Transport pathways for macromolecules in the aortic endotheliumI. Transendothelial channels revealed by three-dimensional reconstruction using serial sectionsкод для вставкиСкачать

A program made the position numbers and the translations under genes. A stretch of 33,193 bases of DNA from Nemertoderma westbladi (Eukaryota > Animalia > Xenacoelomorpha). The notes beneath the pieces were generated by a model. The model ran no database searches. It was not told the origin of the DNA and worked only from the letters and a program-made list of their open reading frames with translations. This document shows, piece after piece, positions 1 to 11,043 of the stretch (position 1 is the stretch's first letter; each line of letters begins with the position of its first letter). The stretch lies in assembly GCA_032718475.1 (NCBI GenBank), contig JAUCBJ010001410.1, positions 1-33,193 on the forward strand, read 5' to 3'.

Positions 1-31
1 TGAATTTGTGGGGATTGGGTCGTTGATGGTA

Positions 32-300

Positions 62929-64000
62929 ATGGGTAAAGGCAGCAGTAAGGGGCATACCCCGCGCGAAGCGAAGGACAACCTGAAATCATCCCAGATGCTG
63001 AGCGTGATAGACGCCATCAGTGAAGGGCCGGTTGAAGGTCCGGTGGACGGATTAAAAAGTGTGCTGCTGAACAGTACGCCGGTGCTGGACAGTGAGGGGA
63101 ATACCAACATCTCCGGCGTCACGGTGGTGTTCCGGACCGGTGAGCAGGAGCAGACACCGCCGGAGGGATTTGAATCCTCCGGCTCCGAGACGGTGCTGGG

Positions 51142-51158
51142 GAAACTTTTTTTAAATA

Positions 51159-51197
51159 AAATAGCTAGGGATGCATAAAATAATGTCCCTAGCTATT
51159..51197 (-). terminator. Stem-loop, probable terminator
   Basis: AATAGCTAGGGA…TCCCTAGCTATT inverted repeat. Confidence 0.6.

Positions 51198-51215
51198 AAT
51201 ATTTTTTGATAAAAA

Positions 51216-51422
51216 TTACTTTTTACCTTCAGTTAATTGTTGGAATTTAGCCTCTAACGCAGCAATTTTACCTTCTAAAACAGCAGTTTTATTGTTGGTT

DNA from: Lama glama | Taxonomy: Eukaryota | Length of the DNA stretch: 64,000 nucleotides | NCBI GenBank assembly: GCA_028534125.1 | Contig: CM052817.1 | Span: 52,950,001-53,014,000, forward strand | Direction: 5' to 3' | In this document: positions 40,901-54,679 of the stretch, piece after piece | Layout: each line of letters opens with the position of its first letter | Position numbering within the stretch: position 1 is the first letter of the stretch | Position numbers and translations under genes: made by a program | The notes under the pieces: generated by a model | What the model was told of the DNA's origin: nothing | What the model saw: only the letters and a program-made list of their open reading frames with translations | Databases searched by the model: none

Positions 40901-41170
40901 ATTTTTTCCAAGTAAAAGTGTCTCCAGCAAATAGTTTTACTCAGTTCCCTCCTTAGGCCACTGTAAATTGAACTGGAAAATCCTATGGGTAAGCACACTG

THE ANATOMICAL RECORD 236:653-663 (1993) Transport Pathways for Macromolecules in the Aortic Endothelium: 1. Transendothelial Channels Revealed by Three-Dimensional Reconstruction Using Serial Sections KAZUSHIGE OGAWA, TOMOYOSHI WATABE, AND KAZUYUKI TANIGUCHI Department of Veterinary Anatomy, Faculty of Agriculture, Iwate University, Ueda, Morioka, Iwate (K.O., K.T.) and EM Application Laboratory, JEOL Ltd., Musashino, Akishima, Tokyo (T.W.), Japan ABSTRACT Three-dimensional organization of structures labeled by horseradish peroxidase as a tracer molecule in rat aortic endothelium was examined to elucidate the transport pathways for macromolecules. Aortic endothelium was divisible morphologically into four distinct parts, i.e., the parajunctional region (JR), peripheral region (PR), organelle region (OR), and nuclear region (NR). Almost all vesicles, intercellular clefts, and phagosomes were labeled by horseradish peroxidase. Peroxidase-positive vesicles tended to gather in the PR, occasional J R , and the upper part of the NR. Ultrathin serial micrographs revealed the transcellular channels composed of vesicles in the PR and J R , and the paracellular channels composed of the intercellular cleft without constrictions of tight and gap junctions. Transcellular channels were subdivided into three morphologically different types, where not only vesicles but invagination of abluminal membrane and intercellular cleft occasionally participated in their formation. Three-dimensional reconstructions from three series of consecutive electron micrographs revealed that almost all peroxidase-positive vesicles were connected directly or indirectly with the cell surface. These results indicate that the transcellular and paracellular channels are the transport pathways for macromolecules in the aortic endothelium and may suggest that the “shuttle” hypothesis is unsuitable to explain transport system for macromolecules because it postulates the existence of many free vesicles in the cytoplasm. o 1993 Wiley-Liss, Inc. Key words: Aortic endothelium, Permeability, Peroxidase perfusion, Rat, Three-dimensional reconstruction, Transendothelial channel, Transport pathway, Ultrathin serial section The modulation of vascular permeability is recognized as one of the most important endothelial functions and has been studied particularly in the capillary endothelium. Physiological measurements of the permeability properties revealed that the capillary wall serves as a highly selective barrier and is regarded as having the same function as an artificial membrane with “small pores and a few large pores,” 4-8 nm and 20-30 nm in radius, respectively (Grotte, 1956; Pappenheimer, 1953; Rippe and Haraldsson, 1986; Rippe et al., 1979; Taylor and Granger, 1984). The morphological equivalent of “small and large pores” has been searched for intensively and intercellular clefts and plasmalemmal vesicles have been considered as target structures (Bundgaard, 1984; Simionescu, 1983; Taylor and Granger, 1983; Wagner and Casley- Smith, 1981). Recently, a number of possible transport pathways in the endothelium have been illustrated in various kinds of capillaries (Clough, 1991; Simionescu, 1983; Taylor and Granger, 1983; Wagner and Casley-Smith, 1981). In arterial endothelium, permeability properties are 0 1993 WILEY-LISS,INC. not only important for transport of nutrients to the intimal and medial smooth muscle cells, but also in the close correlation between abnormal increases in endothelial permeability and atherogenesis (ROSS, 1986). According to the physiological data by O’Donnell and Vargas (19861, transport properties of arterial endothelium are similar to those of continuous capillary endothelium, although morphological differences such as endothelial thickness, intercellular junctional system, and vesicle density have been described between them (Londoiio and Bendayan, 1990; Simionescu and Simionescu, 1984). In addition, mechanical factors (i.e., blood flow, pressure oscillations, and sinusoidal stretch) have a large influence on the rate of water- Received October 20, 1992; accepted February 15, 1993. Address reprint requests to Kazushige Ogawa, PhD, Department of Veterinary Anatomy, Faculty of Agriculture, Iwate University, 3-18-8 Ueda, Morioka, Iwate 020,Japan. 654 OGAWA ET AL. soluble molecule transport in the arterial endothelium (Chien, 1978) and may cause some differences in transport properties between arterial and capillary endothelium. Morphological studies on the transport pathways for macromolecules in the arterial endothelium have been largely restricted to two-dimensional analyses based on random thin sections. Bundgaard (1983) and Frgkjaer-Jensen (1980) demonstrated that they provided less information compared to three-dimensional analyses based on serial sections. This suggests that insufficient morphological analyses have so far been done in the arterial endothelium to understand its transport properties for macromolecules. In the present study, therefore, we wanted to elucidate transport pathways in the aortic endothelium by three-dimensional reconstruction using ultrathin serial sections and horseradish peroxidase (HRP) as a tracer molecule: HRP labels both “small and large pores” owing to its small radius of 2.98 nm. Since we have already demonstrated the existence of channels composed of fused vesicles in the aortic endothelium (Ogawa et al., 1986), our particular focus here is on the detailed nature of channels of fused vesicles and intercellular clefts. MATERIALS AND METHODS Tissue Preparation Young adult Sprague-Dawley rats of both sexes weighing about 130 gm were used in this study. Under sodium pentobarbital anesthesia (Somnopentyl, Pitman-Moore, Inc., Washington Crossing; 0.1 ml per 100 gm body weight, by intraperitoneal injection), HRP (type 11,Sigma Chemical Co., St. Louis) dissolved in 0.4 ml of physiological saline was injected into the saphenous vein with a concentration of 15-20 mg per 100 gm body weight, and allowed to circulate for 2-5 min before sacrifice. The abdominal aorta was removed between celiac and renal arteries, and immersed for 120 min at 4°C in a mixture of 2% paraformaldehyde and 2.5% glutaraldehyde buffered with 0.1M cacodylate to pH 7.4. During fixation, the aorta was cut into segments less than 2 mm in length. After fixation, the tissues were rinsed for 3 hr a t 4°C in the same buffer containing 8%sucrose. Non-frozen cross sections of 80100 pm in thickness were cut with a Microslicer (Dosaka EM Co. Ltd., Kyoto) and incubated in the medium of Graham and Karnovsky (1966) for 30-60 min at room temperature to visualize HRP. After rinsing, sections were postfixed with 2% OsO, in the same buffer for 120 min at 4”C,dehydrated through a graded ethanol series followed by propylene oxide, and embedded in Spurr’s resin. Some sections were prestained en bloc with 1%uranyl acetate for 60 min before dehydration. Control rats received physiological saline (0.4ml per 100 gm body weight) instead of HRP to evaluate the specificity of reaction products. coated slightly with carbon and viewed with a JEM1200EX electron microscope at an acceleration voltage of 60 KV especially focused on the plasmalemmal vesicles and intercellular clefts labeled with HRP. In some grids, staining and/or carbon-coating were omitted. In several portions photographed serially, plasma membrane and cytoplasmic organelles labeled with HRP were traced on a transparent sheet from each print and stored through a digitizing tablet in the computer. Three-dimensional reconstruction was calculated using a JIM-5000 (JEOL Ltd., Akishima) high-speed image processing system with a three-dimensional reconstruction program. We reconstructed three endothelial segments from three series of consecutive electron micrographs through the computer. The magnification on the electron microscope was calibrated with a carbon replica of an optical grating (2,160 lines per mm). The thickness of serial sections ranged between 20-25 nm according to the method of Frgkjaer-Jensen (1980) which compares the number of serial sections containing a single vesicle with the maximum diameter of the same vesicle. RESULTS Localization of Horseradish Peroxidase and Its Regional Difference Aortic endothelium was divided into four distinct regions according to Simionescu et al. (1974) in continuous capillary endothelium, i.e., parajunctional region (JR) located around the intercellular junction and characterized by low frequency or absence of vesicles; peripheral region (PR) located in the peripheral part of the cell and characterized by large vesicle population; organelle region (OR) located adjacent to the nucleus and characterized by a high concentration of organelles; nuclear region (NR) located in the central part and occupied chiefly by the nucleus itself. The last three regions in the aortic endothelium were similar to those in the capillary endothelium in their morphological features. Morphological characteristics of the aortic endothelium were recognized in the JR and summarized as follows. First, the JR was not always situated between PRs as in the capillary endothelium. It held one of six positions according to the combination of adjoining regions and was frequently observed in three of them as follows: JR lying between PRs; JR lying between PR and OR; PR lying between ORs. Second, JRs were subdivided into 2 groups (JR1 and JR2) characterized respectively by high- and low-vesicle population. There was every indication that the latter (JR2) corresponded to the JR lying between PRs. Four distinct regions in the aortic endothelium are schematically summarized in Figure 1. Reaction products of peroxidase were observed on the external side of both luminal and abluminal membranes, in the intercellular clefts and the subendothe- Serial Sectioning Thin cross-sections of aortic endothelia were cut serially with a diamond knife mounted on an LKB U1trotome NOVA and collected on Formvar-covered grids with a single-slot of 1 x 2 mm. The serial sections as thin and uniform as possible were selected by judging the interference color. The obtained serial sections were stained with uranyl acetate and lead citrate, G IC IEL L P S Abbreviations Gap junction Intercellular cleft Internal elastic lamina Lumen Phagosome Subendothelial space TRANSENDOTHELIAL CHANNELS IN RAT AORTA 655 OR Fig. 1 . A diagram of four morphologically distinct regions in rat aortic endothelium. JR1: parajunctional region lying between organelle regions characterizedby a high concentrationof vesicles. JR2: parajunctional region lying between peripheral regions charac- terized by a low concentrationof vesicles. NR: nuclear region occupied by nucleus. O R organelle region characterized by a high concentration of organelles. PR parajunctional region characterizedby a high concentration of vesicles. lial space, and within almost all vesicles and most phagosomes, whereas they were not found in the aortic endothelium of the control animals. The reaction products revealed deep invaginations of the abluminal membrane (Fig. 2). Peroxidase-positive vesicles tended to gather in the PR, JR1, (Fig. 3) and the luminal part of NR. Tight junctions and/or gap junctions were usually observed in the intercellular membranes and formed a constriction less than 2 nm in the intercellular clefts unlikely to be permeable to HRP. Therefore, the intercellular cleft was divided into luminal and abluminal parts, although the latter was often filled with reaction products of peroxidase. of intercellular cleft was recognized as a third type. The transcellular channels connecting the luminal parts of intercellular clefts with the abluminal space, however, were not observed in the present study. In the highly interdigitating portion, a chain of fused vesicles (or a vesicle) was frequently (not rarely) found even in a plane of a single section. This connected an abluminal part of the intercellular cleft with an abluminal space or another part of the abluminal intercellular cleft and formed a shortcut pathway for macromolecules (Fig. 6a). Intercellular clefts without the constriction were sometimes found. They were about 20 nm in width along most of its length (Figs. 6a, 7) and were regarded as one of paracellular channels. Serial micrographs revealed that intercellular clefts varied conspicuously from simple profiles to complicated profiles in intricacy of interdigitation (Figs. 6, 7) and from permeable profiles to impermeable ones that are present at the intercellular junctions (Fig. 6). Transendothelial Channels Channels formed by vesicles through endothelial cell cytoplasm (transcellular channels) inevitably contained the reaction products of peroxidase, but were rarely found in a plane of a single section. They were usually recognized only by three-dimensional organization of vesicles from serial electron micrographs. All channels were recognized in the PR and JR of the endothelium. The present three-dimensional observation revealed the existence of a t least three morphologically different types of transcellular channels. The first type is present in the PR. It consists of a chain of fused vesicles and connects the luminal surface with the abluminal surface directly (Fig. 4). The second type is also recognized in the PR and consists of a chain of fused vesicles and invaginations of abluminal membrane forming a deep slit, not a tubule or a cone (Fig. 5). They fuse with each other and form the transcellular channel. The last type i F observed in the JR and consists of a chain of fused vesicles (or a vesicle) and an intercellular cleft. A chain of fused vesicles opens to the luminal or abluminal surface and fuses with the intercellular membrane. This channel serves as a passage route for macromolecules to bypass the intercellular junctions (tight junction and/or gap junction). In the serial micrographs of Figure 6, a vesicle opening simultaneously to the luminal space and the abluminal part Three-DimensionalReconstruction The three-dimensional reconstruction revealed that almost all peroxidase-positive vesicles were connected directly or indirectly (fused with other vesicles) with the cell surface. The reconstruction also indicated that vesicles had a tendency to gather in certain domains. In Figure 8 of a stereopair including the JR, vesicles were gathered in one endothelium between the luminal membrane and the abluminal part of the intercellular membrane. In this domain, vesicles opening to the lumen were close to the other vesicles opening to the abluminal part of intercellular cleft, although a transcellular channel was not observed. Transendothelial channels, i.e., transcellular and paracellular channels, are schematically summarized in Figure 9. DISCUSSION Methodological Validity According to the pore theory which describes the permeability properties of capillary walls, two systems of 656 OGAWA ET AL. Fig. 2. Deep invaginations with branches of abluminal membrane are filled with reaction products of peroxidase in the organelle region of the endothelium. Bar: 0.5 +m. Fig. 3. The first one of 11 serial electron micrographs used for three-dimensional reconstruction (Fig. 8).Peroxidase-positive vesicles are gathered in the parajunctional region lying between organelle regions. Bar: 0.5 km. TRANSENDOTHELIAL CHANNELS IN RAT AORTA 657 Fig. 4. Transcellular channel (arrow) composed of a chain of fused vesicles is recognized in the peripheral region of the endothelium. Bar: 0.2 pm. pores, small pores and a few large pores, perforate capillary endothelium. The former with an effective radius of 4-8 nm is assigned to a transport pathway for water and small solutes up to the size of serum albumin (7 nm in diameter). The latter with a radius of 20-30 nm transports macromolecules (Grotte, 1956; Pappenheimer, 1953; Rippe and Haraldsson, 1986; Rippe et al., 1979; Taylor and Granger, 1984). Besides cylindrical channels about 12 nm in diameter, small pores were also estimated to be slits about 8 nm in width. Previous authors used many kinds of tracer molecules to determine the morphological counterparts in capillary endothelium (Bundgaard et al., 1979; Clough and Michel, 1981; Karnovsky, 1967; Simionescu et al., 1975). In the present study, however, we adopted HRP as a tracer to evaluate the permeability properties and t o identify the transport pathways for macromolecules in the aortic endothelium because of the following reasons: (1) HRP is an intermediate-sized tracer, about 6 nm in diameter, and able to pass the endothelial layer through both small and large pores; (2) HRP serves as an enzymatic tracer and allows one to detect its precise localization with the electron microscope by large amounts of its reaction products. Actually, many authors have reported that HRP is observed in the intercellular clefts and vesicles of the arterial endothelium (Florey and Sheppard, 1970; Huttner et al., 1973; Okuda and Yamamoto, 1983; Schwartz and Benditt, 1972). Intercellular clefts and vesicles of the arterial endothelium are regarded as counterparts of the small and large pores of capillary endothelium (Bundgaard, 1984; Simionescu, 1983; Taylor and Granger, 1983; Wagner and Casley-Smith, 1981). Much larger tracers like ferritin (11 nm in diameter), however, can label vesicles only (Baldwin and Chien, 1985; Huttner et al., 1970,1973).In spite of these advantages, HRP shows a significant disadvantage. Cotran and Karnovsky (1967) reported that HRP induces histamine release and leads to an increase in vascular permeability in some species including Sprague-Dawley rats. This may be caused by direct interaction of histamine with the endothelium to open its intercellular junctions through the endothelial contraction (Simionescu, 1983). However, this change in vascular permeability has occurred only in venular endothelium (Cotran and Karnovsky, 1967) and has not been observed in arterial endothelium (Florey and Sheppard, 1970; Huttner et al., 1973). These findings encouraged us to adopt HRP in the present study. In addition, reaction products were not observed in the aortic endothelium in our control experiments. This suggests that the reaction products originate from the exogenous peroxidase and may exactly label all kinds of transport pathways for macromolecules in the aortic endothelium. Almost all previous studies on the morphology of transport pathways for macromolecules were based on either tracer perfusion and random thin sectioning or ultrathin serial sectioning in the method. The former method is able to label vesicles taking part in the transport of tracer molecules. However, it cannot draw the organization of vesicles in the endothelium, because the diameter of vesicles is equal to the thickness of conventional thin sections (Bundgaard, 1983). On the other hand, the latter method tends to overestimate three-dimensional organization of vesicles not always participating in the transport for macromolecules. Therefore, the combination of both methods as carried out in the present study may allow one to elucidate in 658 OGAWA ET AL. Fig. 5. Serial electron micrographs in the peripheral region. A vesicle (arrow in Fig. 5A) connectedwith invagination of abluminal membrane (arrow in Fig. 5B)fuses with another vesicle (*) opening to lumen and forms a transendothelial channel. Bar: 0.2 pm. TRANSENDOTHELIAL CHANNELS IN RAT AORTA Fig. 6. Five selected electron micrographs ( A 3rd; E D : 10th-12th; E: 18th) from 18 serial sections. A vesicle opening to abluminal part of the intercellular cleft (arrow in Figure 6b) fuses with luminal membrane (arrow in Figure 6d) and leads to a formation of a transcellular channel. Another vesicle opening simultaneously to abluminal part of 659 the intercellular cleft and ablumen makes a shortcut pathway (arrow in Figure 6a). Note that intricacy of interdigitation varies from a complicated profile to a simple profile, and tight and gap junctions recognized in Figures 6 b e are not observed in Figure 6a. Bar: 0.4 pm. 660 OGAWA ET AL. Fig. 7. Serial electron micrographs showing paracellular channel. Intercellular cleft without tight and gap junctions is about 20 nm in width along most of its length and about 15 nm in some most narrowing parts. Its intricacy of interdigitation varies from a mortise profile (Fig. 7A) to a simple profile. Bar: 0.2 Pm. Fig. 8. A stereopair of three-dimensional reconstruction in the parajunctional region. Note vesicles gathered between the luminal membrane and abluminal part of the intercellular membrane in the endothelium. Bar: 0.2 Fm. detail the precise transport pathways for macromole- clefts, and vesicles opening to the lumen (Florey and Sheppard, 1970; Huttner et al., 1973; Ogawa, unpubcules in the endothelium. Immersion fixation was preferred in this experi- lished data). This makes it difficult to grasp the precise ment because perfusion fixation tends to wash out transport pathways for macromolecules in these reHRP from the lumen, luminal region of intercellular gions. TRANSENDOTHELIAL CHANNELS IN RAT AORTA 66 1 Lumen Subendothelium Fig. 9. A diagram of three morphologically different types of transcellular channels and a paracellular channel in rat aortic endothelium. Type 1: transcellular channel formed by a chain of fused vesicles. Type 2: transcellular channel formed by a chain of fused vesicles and invagination of abluminal membrane. Type 3: transcellular chan- nel formed by intercellular cleft and a chain of fused vesicles (or a vesicle), which connects lumen with abluminal part of the intercellular cleft or luminal part of the intercellular cleft with ablumen. PCC: paracellular channel formed by intercellular cleft without tight and gap junctions. Transport Pathways for Macromolecules neously to lumen and ablumen forms the transcellular channel in the thin PR (Coomber and Stewart, 1986; Cornillie and Lauweryns, 1984; Palade and Bruns, 1968; Simionescu et al., 1975). In the arterial endothelium, Ogawa et al. (1986) reported the channels composed of a chain of fused vesicles for the first time, but there have been few confirmatory reports of this observation. Although Nag (1990) reported the channels in the hypertensive rat arteriolar endothelium using the same method as that of Ogawa et al. (1986), it is uncertain in our judgment whether the channel is precisely formed or not. As observed in the present study, transcellular channels show much more complicated profiles in naturally thick arterial endothelium. They may behave more transiently and dynamically than those in capillary endothelium because the arterial endothelium is influenced by greater mechanical factors in blood vessels such as fast blood flow, high pressure and flow oscillations, and intense sinusoidal stretch. Consequently, they may be hardly observed in a single conventional thin section unlike those in capillary endothelium, but they can be recognized by analyzing ultrathin serial sections. Most transcellular channels in capillary endothelium are usually present in the PR and composed only of vesicles, although Frgkjaer-Jensen (1980) reported a channel in the JR. In the aortic endothelium, transcellular channels are morphologically composed of invaginating abluminal membranes and intercellular clefts, in addition to vesicles. This implies that these structures are valid and suitable for the connection of lumen and ablumen across the long distance, the naturally thick arterial endothelium. We demonstrated that the discontinuity of intercellular junctions (tight junction and gap junction) occurs in the aortic endothelium. This indicates the existence of a paracellular channel, a transport pathway for macromolecules. In the arterial endothelium, it is widely recognized that tight junctions show discontinuous properties and disc-shaped gap junctions are intercalated or partly framed by tight junctional strands (Hutt- Although Chien (1978) divided aortic endothelium into four distinct parts according to Simionescu et al. (19741, he did not show anything about the properties of arterial endothelium. Therefore, we reported here the morphological characteristics of the aortic endothelium with special reference to the JR as compared to a continuous capillary endothelium. In the present study, almost all vesicles, intercellular clefts, and phagosomes were labeled with HRP in the aortic endothelium. This agrees well with previous studies (Florey and Sheppard, 1970; Huttner et al., 1973; Schwartz and Benditt, 1972). Since phagosomes have a close relation to the intracellular digestive system, we excluded them from the discussion on transendothelial transport system for macromolecules. Peroxidase-positive vesicles showed a tendency to assemble in the PR, in some JR where endothelium was usually rather thick, and in the luminal portion of NR. This may indicate that the transendothelial transport system is located in the PR and JR. Vesicles in the OR as well as NR cannot be expected to participate in this transport system because physical hindrances such as many organelles or nucleus and longer distances between lumen and ablumen exist in these regions. These vesicles may serve to increase the cell surface area, allowing changes in vascular diameter (Wolff, 1977) or possessing elastic properties of endothelium (FrgkjaerJensen, 1984). They may also be involved in regulation of cytosolic Ca concentration (Bundgaard, 1987). The functional aspects of these vesicles need to be studied further. Transendothelial channels can be regarded as one of the transport pathways for macromolecules. We demonstrated the existence of three morphologically different types of transcellular channels in the aortic endothelium by ultrathin serial sectioning and HRP labeling. In the capillary endothelium, many authors have reported the transendothelial channels usually found on a single thin section. In this case, a single vesicle or a chain of fused vesicles opening simulta- 662 OGAWA ET AL. Chien, S. 1978 Transport across arterial endothelium. Prog. Hemost. Thromb., 4:l-36. Clough, G. 1991 Relationship between microvascular permeability and ultrastructure. Prog. Biophys. Molec. Biol., 55:47-69. Clough, G., and C.C. Michel 1981 The role of vesicles in the transport of ferritin through frog endothelium. J. Physiol., 315:127-142. Coomber, B.L., and P.A. Stewart 1986 Three-dimensional reconstruction of vesicles in endothelium of blood-brain barrier versus highly permeable microvessels. Anat. Rec., 215:256-261. Cornillie, F.J., and J.M. Lauweryns 1984 Transendothelial channels in fenestrated endometrial blood capillaries of rats. Cell Tissue Res., 237:371-373. Cotran, R.S., and M.J. Karnovsky 1967 Vascular leakage induced by Exp. Biol. Med., 126: horseradish peroxidase in the rat. Proc. SOC. 557-561. Florey, Lord, and B.L. Sheppard 1970 The permeability of arterial endothelium to horseradish peroxidase. Proc. Roy. Soc. Lond. B., 174:435-443. FrZkjaerJensen, J. 1980 Three-dimensional organization of plasmalemmal vesicles in endothelial cells: An analysis by serial sectioning of frog mesenteric capillaries. J. Ultrastmet. Res., 73320. Fr@kjaerJensen,J . 1984 The plasmalemmal vesicular system in striated muscle capillaries and in pericytes. Tissue Cell, 16:31-42. Graham, R.C., and M.J. Karnovsky 1966 The early stages of absorption of injected horseradish peroxidase in the proximal tubules of mouse kidney: Ultrastructural cytochemistry by a new technique. J. Histochem. Cytochem., 14:291-302. Grotte, G. 1956 Passage of dextran molecules across the blood-lymph barrier. Acta Physiol. Scand., Suppl., 21 1 :1-84. Hiittner, I., M. Boutet, and R.H. More 1973 Studies on protein passage through arterial endothelium: 11. Regional differences in permeability to fine structural protein tracers in arterial endothelium of normotensive rat. Lab. Invest., 28:678-685. Hiittner, I., R.H. More, and G. Rona 1970 Fine structural evidence of specific mechanism for increased endothelial permeability in experimental hypertension. Am. J. Pathol., 61:395-412. Hiittner, I., C. Walker, and G. Gabbiani 1985 Aortic endothelial cell during regeneration. Remodeling of cell junctions, stress fibers, and stress fiber-membrane attachment domains. Lab. Invest., 53: 287-302. Karnovsky, M.J. 1967 The ultrastructural basis of capillary permeability studied with peroxidase as a tracer. J . Cell Biol., 35:213236. Londofio, I., and M. Bendayan 1990 Quantitative immunocytochemical studies of endogenous albumin in rat aortic endothelial and mesothelial cells. Biol. Cell, 69~161-169. Miihleisen, H., H. Wolburg, and E. Betz 1989 Freeze-fracture analysis of endothelial cell membranes in rabbit carotid arteries subjected to short-term atherogenic stimuIi. Virchows Archiv. B Cell Pathol., 56:413-417. Nag, S. 1990 Presence of transendothelial channels in cerebral endothelium in chronic hypertension. Acta Neurochirurgica, Suppl., 51:335 -337. ODonnell, M.P., and F.F. Vargas 1986 Electrical conductivity and its use in estimating a n equivalent pore size for arterial endothelium. Am. J. Physiol., 250:H16-H21. Ogawa, K.S., K. Fujimoto, and K. Ogawa 1986 Ultracytochemical studies of adenosine nucleotidases in aortic endothelial and smooth muscle cell. Ca+ +-ATPase and N a + , K+-ATPase. Acta Histochem. Cytochem., 19:601-620. Okuda, T., and T. Yamamoto 1983 The ultrastructural basis of the permeability of arterial endothelium to horseradish peroxidase. Freeze-fracture and tracer studies of rat thoracic aorta and basilar artery. Cell Tissue Res., 231:117-128. LITERATURE CITED Palade, G.E., and R.R. Bruns 1968 Structural modulations of plasmalemmal vesicles. J. Cell Biol., 37:633-649. Baldwin, A.L., and S. Chien 1985 Effect of plasma proteins on endothelial binding and vesicle loading of anionized ferritin in rabbit Pappenheimer, J.R. 1953 Passage of molecules through capillary walls. Physiol. Rev., 33:387-423. aorta. Arteriosclerosis, 5:451-458. Bundgaard, M. 1983 Vesicular transport in capillary endothelium: Rippe, B., and B. Haraldsson 1986 Capillary permeability in rat hindquarters as determined by estimations of capillary reflection coDoes it occur? Federation Proc., 42:2425-2430. efficients. Acta Physiol. Scand., 127:289-303. Bundgaard, M. 1984 The three-dimensional organization of tight junction in a capillary endothelium revealed by serial-section Rippe, B., A. Kamiya, and B. Folkow 1979 Transcapillary passage of albumin, effects of tissue cooling and of increases in filtration and electron microscopy. J. Ultrastruct. Res., 88:l-17. plasma colloid osmotic pressure. Acta Physiol. Scand., 105:171Bundgaard, M. 1987 Tubular invaginations in cerebral endothelium 187. and their relation to smooth-surfaced cisternae in hagfish (MyxRoss, R. 1986 The pathogenesis of atherosclerosis-an update. N. ine glutinosa). Cell Tissue Res., 249:359-365. Engl. J. Med., 314:488-500. Bundgaard, M., J . Fr@kjaerJensen,and C. Crone 1979 Endothelial plasmalemmal vesicles as elements in a system of branching in- Schwartz, S.M., and E.P. Benditt 1972 Studies on aortic intima: I. vaginations from the cell surface. Proc. Natl. Acad. Sci. USA, Structure and permeability of rat thoracic aortic intima. Am. J . 76:6439-6442. Pathol., 66:241-264. ner et al., 1973, 1985; Miihleisen et al., 1989; Okuda and Yamamoto, 1983). Our observation agrees well with these reports. We also demonstrated that the intercellular clefts below the intercellular junctions are usually filled with the reaction products of HRP. This may be caused by the discontinuous tight and gap junctions and the transcellular channels connecting lumen with intercellular cleft below the intercellular junctions. They may allow the intercellular cleft to be permeable to HRP due to the bypassing of the intercellular junctions. Schwartz and Benditt (1972) grouped the junctions between aortic endothelial cells into four categories, i.e., a single end-to-end or “butt” junction; a simple “overlap” junction; a “mortise” junction; more complicatedly folded junctions. Some investigators use these categories as parameters of permeability for macromolecules through intercellular clefts. However, our observation with serial electron micrographs such as in Figures 6 and 7 suggest that the Schwartz and Benditt groupings may not be valid because of the remarkable variety in intricacy of these interdigitations. It is widely accepted that “vesicular transport” is one of the ways in which molecules cross the capillary wall. Palade and Bruns (1968) and Simionescu (1983) proposed that plasmalemmal vesicles constitute a distinct population of membranes and shuttle between luminal and abluminal membranes to carry molecules in their contents. This “shuttle” hypothesis presumes many vesicles free in the cytoplasm. Recent studies by ultrathin serial sectioning have demonstrated that almost all plasmalemmal vesicles in the capillary endothelium open to the endothelial surface (Bundgaard et al., 1983; Coomber and Stewart, 1986; FrokjaerJensen, 1980,1984). These workers have thrown doubt upon the validity of this “shuttle” hypothesis. In the aortic endothelium, our previous study (Ogawa et al., 1986) demonstrated the different vesicle properties as shown by enzyme activities between luminal and abluminal sides. Our present observation with three-dimensional reconstructions revealed that almost all peroxidase-positive vesicles were connected with the cell surface (see Fig. 8). This suggests that the “shuttle” hypothesis does not apply to the aortic endothelium. At present, channels alone appear to be the means of transendothelial transport system via plasmalemmal vesicles in the aortic endothelium. However, since our three-dimensional reconstructions of vesicles were carried out on a few limited arterial endothelial segments, additional studies of other arterial endothelia should be carried out to extend our understanding of the transport behavior of these morphological entities. TRANSENDOTHELIAL CHANNELS IN RAT AORTA Simionescu, M., and N. Simionescu 1984 Ultrastructure of the microvascular wall: Functional correlations. In: The Cardiovascular System, Handbook of Physiology, vol. IV, sect. 2, Microcirculation. E.M. Renkin and C.C. Michel, eds. Williams and Wilkins Company, Baltimore, pp. 41-101. Simionescu, M., N. Simionescu, and G.E. Palade 1974 Morphometric data on the endothelium of blood capillaries. J. Cell Biol., 60: 128-152. Simionescu, N. 1983 Cellular aspects of transcapillary exchange. Physiol. Rev., 63:1536-1579. Simionescu, N., M. Simionescu, and G.E. Palade 1975 Permeability of muscle capillaries to small heme-peptides: Evidence for the existence of patent transendothelial channels. J. Cell Biol., 64.586607. 663 Taylor, A.E., and D.N. Granger 1983 Equivalent pore modeling: Vesicles and channels. Federation Proc., 42.2440-2445. Taylor, A.E., and D.N. Granger 1984 Exchange of macromolecules across the microcirculation. In: The Cardiovascular System, Handbook of Physiology, vol. IV,sect. 2, Microcirculation. E.M. Renkin and C.C. Michel, eds. Williams and Wilkins Company, Baltimore, pp. 467-520. Wagner, R., and J.R. Casley-Smith 1981 Review: Endothelial vesicles. Microvasc. Res., 21 :267-298. Wolff, J.R. 1977 Ultrastructure of the terminal bed as related to function. In: Microcirculation. G. Kaley and B.M. Altura, eds. University Park Press, Baltimore, vol. 1, pp. 95-130.